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Authority record
Corporate body

APEGGA Women’s Club

  • EDM A74-11
  • Corporate body
  • 1949-2009

The APEGGA [Alberta Professional Engineers, Geologists and Geophysicists Association] Women's Club, also known as the Ladies Auxilliary E.I.C [Engineers' Institute of Canada], Engineers' Wives Association of Edmonton, Engineers' Wives Club, E.IC. and A.P.E.A. [Alberta Professional Engineers' Association], Engineers' Wives Club and Professional Engineers Wives' Club during its existence, was organized in September 1949. It was a social group, designed to acquaint wives of Edmonton engineers with each other. It organized social activities, interest groups and special events. It was renamed the APEGGA Women's Club in 1993 and was disbanded in 2009 at its 60th anniversary.

Aberhart Memorial Sanatorium

  • paa
  • Corporate body

The Aberhart Memorial Sanatorium opened in 1952 in Edmonton, Alberta. The sanatorium treated tuberculosis patients until 1970 when management of the hospital transferred to the University of Alberta Hospital. The sanatorium offered 295 beds, and a large nurse's residence. Dr. H.H. Stephen was Medical Superintendent of the Sanatorium from 1952 to 1969.

Aborigines Protection Society

  • glen-2
  • Corporate body
  • 1837-[1900s?]

The Aborigines Protection Society of England was formed in 1837. Its purpose was stated as being "to assist in protecting the defenceless, and promoting the advancement of uncivilized tribes". It ran in parallel with the British and Foreign Anti-Slavery Society with which it had overlapping membership. F.W. Chesson was the society's secretary from 1866 to 1888. Among other activities, APS lobbied the British government on behalf of native people in the British colonies, to prevent wholesale expropriation of their lands.

Academic Women's Association

  • uofa
  • Corporate body

After three years of informal meetings, the Academic Women's Association was formally begun in 1975 to encourage implementation of the recommendations of the University of Alberta Senate's Task Force on the Status of Women. The purpose of the association is to foster collegiality among academic women, to promote and encourage equal opportunities for women in university affairs, and to provide a forum and a mechanism for affirmative action for women at the university. The original name, Academic Women's Association of Alberta, was designed to provide an incorporated body under which branches from Alberta universities could function.

Ace Foundation

  • glen-4
  • Corporate body
  • 1968-1974

Ace Foundation of Calgary was incorporated in 1968 to provide mobile educational and cultural exhibits throughout the province of Alberta for the benefit of school pupils and the general public. The name was changed to Candev Foundation and the original organization was dissolved in 1974.

Acme Feeder Association

  • glen
  • Corporate body

The Acme Feeder Association was established in the 1950s to purchase livestock for its members to feed. The association then cooperatively sold the animals to obtain the best possible price. The organization had members from the Acme and Linden areas of Alberta.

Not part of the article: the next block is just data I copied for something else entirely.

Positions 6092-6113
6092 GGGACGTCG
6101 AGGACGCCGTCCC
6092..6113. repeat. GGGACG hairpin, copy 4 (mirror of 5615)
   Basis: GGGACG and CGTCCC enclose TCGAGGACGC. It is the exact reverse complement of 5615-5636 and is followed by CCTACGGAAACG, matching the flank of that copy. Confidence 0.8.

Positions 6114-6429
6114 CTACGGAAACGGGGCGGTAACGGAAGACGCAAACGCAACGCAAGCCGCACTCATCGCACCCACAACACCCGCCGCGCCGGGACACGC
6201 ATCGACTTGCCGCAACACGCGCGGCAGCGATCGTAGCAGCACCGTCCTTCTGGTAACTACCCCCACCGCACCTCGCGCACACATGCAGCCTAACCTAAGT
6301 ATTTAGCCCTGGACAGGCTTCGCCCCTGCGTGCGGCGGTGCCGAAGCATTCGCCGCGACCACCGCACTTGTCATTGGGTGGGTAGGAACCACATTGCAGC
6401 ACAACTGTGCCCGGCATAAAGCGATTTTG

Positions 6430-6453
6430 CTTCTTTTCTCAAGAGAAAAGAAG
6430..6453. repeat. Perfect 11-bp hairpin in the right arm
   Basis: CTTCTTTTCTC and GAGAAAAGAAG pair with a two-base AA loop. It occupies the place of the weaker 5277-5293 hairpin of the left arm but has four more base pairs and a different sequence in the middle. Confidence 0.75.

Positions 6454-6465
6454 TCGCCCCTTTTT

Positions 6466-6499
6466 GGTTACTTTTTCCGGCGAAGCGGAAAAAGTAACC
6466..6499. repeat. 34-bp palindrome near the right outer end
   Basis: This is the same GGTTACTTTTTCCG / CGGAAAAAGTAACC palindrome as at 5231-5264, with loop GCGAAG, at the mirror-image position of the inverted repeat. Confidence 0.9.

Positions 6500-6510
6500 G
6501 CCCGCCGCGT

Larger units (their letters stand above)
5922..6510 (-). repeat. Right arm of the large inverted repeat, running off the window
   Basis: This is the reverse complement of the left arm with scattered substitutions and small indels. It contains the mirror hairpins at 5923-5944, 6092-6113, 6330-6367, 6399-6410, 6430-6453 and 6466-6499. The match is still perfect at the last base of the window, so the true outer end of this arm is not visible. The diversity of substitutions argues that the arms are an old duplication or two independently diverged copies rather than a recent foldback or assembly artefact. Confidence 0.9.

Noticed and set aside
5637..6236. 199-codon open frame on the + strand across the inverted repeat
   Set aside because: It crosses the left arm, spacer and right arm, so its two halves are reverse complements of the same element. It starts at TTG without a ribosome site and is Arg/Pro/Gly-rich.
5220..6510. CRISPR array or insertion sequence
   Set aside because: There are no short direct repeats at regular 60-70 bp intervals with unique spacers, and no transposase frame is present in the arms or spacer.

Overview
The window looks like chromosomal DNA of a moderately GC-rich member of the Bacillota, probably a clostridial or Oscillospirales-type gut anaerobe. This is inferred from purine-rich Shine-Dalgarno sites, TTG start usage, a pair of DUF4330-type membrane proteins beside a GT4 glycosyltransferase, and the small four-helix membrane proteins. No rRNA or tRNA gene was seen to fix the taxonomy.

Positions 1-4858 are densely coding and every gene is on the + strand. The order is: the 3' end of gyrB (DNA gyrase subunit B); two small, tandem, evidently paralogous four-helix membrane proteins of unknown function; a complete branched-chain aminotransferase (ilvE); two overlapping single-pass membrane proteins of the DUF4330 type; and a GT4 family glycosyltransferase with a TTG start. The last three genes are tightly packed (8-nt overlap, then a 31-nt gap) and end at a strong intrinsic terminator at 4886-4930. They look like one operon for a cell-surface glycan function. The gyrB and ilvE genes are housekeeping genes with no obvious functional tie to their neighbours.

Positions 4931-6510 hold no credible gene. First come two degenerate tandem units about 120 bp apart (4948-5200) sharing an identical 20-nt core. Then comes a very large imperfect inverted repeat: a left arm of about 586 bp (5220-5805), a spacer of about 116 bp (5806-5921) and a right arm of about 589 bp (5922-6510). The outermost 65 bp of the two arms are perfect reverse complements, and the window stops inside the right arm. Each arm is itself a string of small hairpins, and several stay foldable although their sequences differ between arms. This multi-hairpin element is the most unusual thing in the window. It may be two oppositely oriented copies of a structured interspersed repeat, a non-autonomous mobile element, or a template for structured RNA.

Action Poetry

  • pfla
  • Corporate body
  • 1993-1994

John Sobol, Program Director for Action Poetry '94, had worked in the performing arts in a wide variety of capacities. His career prior to 1994 had included being a Canadian poet, performer, musician, composer and music critic. Sobol recorded several albums, including "Blue History", by the John Sobol Poetry Band. Sobol ran a loft space in Montreal called "The Crossroads", which presented video and film screenings, dance performances, live music, art exhibitions and poetry readings.

In late 1992, John Sobol met with Vice President and Director Carol Phillips to discuss the potential for a program called Action Poetry ‘94. With his background in music and poetry, he recognized that there was an isolation of sorts between all forms of oral traditions. Therefore, he wanted to bring together multiple disciplines in one forum as a cross-cultural exchange of the many traditions of spoken word performance. This would occur in the form of a three-week workshop for the performers, which would culminate in a filmed presentation of their works.
Once the program was approved, John Sobol began scouting in Canada and the United States for artists he would like to include in the workshop. The participants would be from various performance backgrounds, including: poets, rappers, dub poets, monologists, performance artists, street entertainers, storytellers of various persuasions, and stand-up comedians from all backgrounds and cultures. Performers included: Lillian Allen, Uma Rao, Erik Belgum, Aaron Williamson, Sean “Spaz” Zitello, Deanna Ferguson, Judy Radul, Jeannette Armstrong, Jill Batson, Terrence Crane, Diane Wolkstein, Desaz Tempo and Richie D., Bob Holman, Wendy Berner, Tim Lander, Paul Dutton, Adeena Karasick, Gunargie, Greg Young-Ing, Mary Dalton, Tom Henihan, Kedrick James, Clifton Joseph, Tracie Morris, John Giorno, Alex Ferguson, Jayne Cortez, Meryn Cadell, Pine Trio,Shawna Dempsey, Tuong, Djewel (Don) Davidson, Darryl Keyes, Isobeau Miller, Lori Weidenhammer, Peter McPhee, Sheri D. Wilson, Stephen Humphreys, Murdoch Burnett, Ahdri Mandiela, John Sobol, and Flex Plan Nine (Harold Carr, Marilyn Lerner, Peter Valsamis and Tim Posgate).